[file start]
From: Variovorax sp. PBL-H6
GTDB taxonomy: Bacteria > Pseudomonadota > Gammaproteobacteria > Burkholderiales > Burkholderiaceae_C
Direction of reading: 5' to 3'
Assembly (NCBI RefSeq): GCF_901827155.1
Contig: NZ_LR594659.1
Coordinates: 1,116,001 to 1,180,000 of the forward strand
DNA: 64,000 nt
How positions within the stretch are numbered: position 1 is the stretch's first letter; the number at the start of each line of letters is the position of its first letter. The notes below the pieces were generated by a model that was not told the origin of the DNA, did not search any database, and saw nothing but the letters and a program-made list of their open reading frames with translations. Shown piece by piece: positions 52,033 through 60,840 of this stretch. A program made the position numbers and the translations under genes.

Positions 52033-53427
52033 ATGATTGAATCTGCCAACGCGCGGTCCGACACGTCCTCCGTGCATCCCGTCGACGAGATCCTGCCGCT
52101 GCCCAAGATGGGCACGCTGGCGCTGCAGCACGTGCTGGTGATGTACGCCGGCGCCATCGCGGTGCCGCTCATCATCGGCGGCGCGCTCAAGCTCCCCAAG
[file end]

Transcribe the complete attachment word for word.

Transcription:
From: Variovorax sp. PBL-H6
GTDB taxonomy: Bacteria > Pseudomonadota > Gammaproteobacteria > Burkholderiales > Burkholderiaceae_C
Direction of reading: 5' to 3'
Assembly (NCBI RefSeq): GCF_901827155.1
Contig: NZ_LR594659.1
Coordinates: 1,116,001 to 1,180,000 of the forward strand
DNA: 64,000 nt
How positions within the stretch are numbered: position 1 is the stretch's first letter; the number at the start of each line of letters is the position of its first letter. The notes below the pieces were generated by a model that was not told the origin of the DNA, did not search any database, and saw nothing but the letters and a program-made list of their open reading frames with translations. Shown piece by piece: positions 52,033 through 60,840 of this stretch. A program made the position numbers and the translations under genes.

Positions 52033-53427
52033 ATGATTGAATCTGCCAACGCGCGGTCCGACACGTCCTCCGTGCATCCCGTCGACGAGATCCTGCCGCT
52101 GCCCAAGATGGGCACGCTGGCGCTGCAGCACGTGCTGGTGATGTACGCCGGCGCCATCGCGGTGCCGCTCATCATCGGCGGCGCGCTCAAGCTCCCCAAG